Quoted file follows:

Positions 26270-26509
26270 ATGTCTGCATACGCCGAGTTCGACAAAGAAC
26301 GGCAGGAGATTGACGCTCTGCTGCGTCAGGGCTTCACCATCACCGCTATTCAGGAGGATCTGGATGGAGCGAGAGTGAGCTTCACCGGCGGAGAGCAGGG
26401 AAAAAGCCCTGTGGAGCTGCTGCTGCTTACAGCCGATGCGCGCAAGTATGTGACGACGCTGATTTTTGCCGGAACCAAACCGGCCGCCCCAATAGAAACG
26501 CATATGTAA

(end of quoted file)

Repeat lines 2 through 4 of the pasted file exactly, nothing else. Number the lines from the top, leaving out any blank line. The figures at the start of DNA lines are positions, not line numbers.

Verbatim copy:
26270 ATGTCTGCATACGCCGAGTTCGACAAAGAAC
26301 GGCAGGAGATTGACGCTCTGCTGCGTCAGGGCTTCACCATCACCGCTATTCAGGAGGATCTGGATGGAGCGAGAGTGAGCTTCACCGGCGGAGAGCAGGG
26401 AAAAAGCCCTGTGGAGCTGCTGCTGCTTACAGCCGATGCGCGCAAGTATGTGACGACGCTGATTTTTGCCGGAACCAAACCGGCCGCCCCAATAGAAACG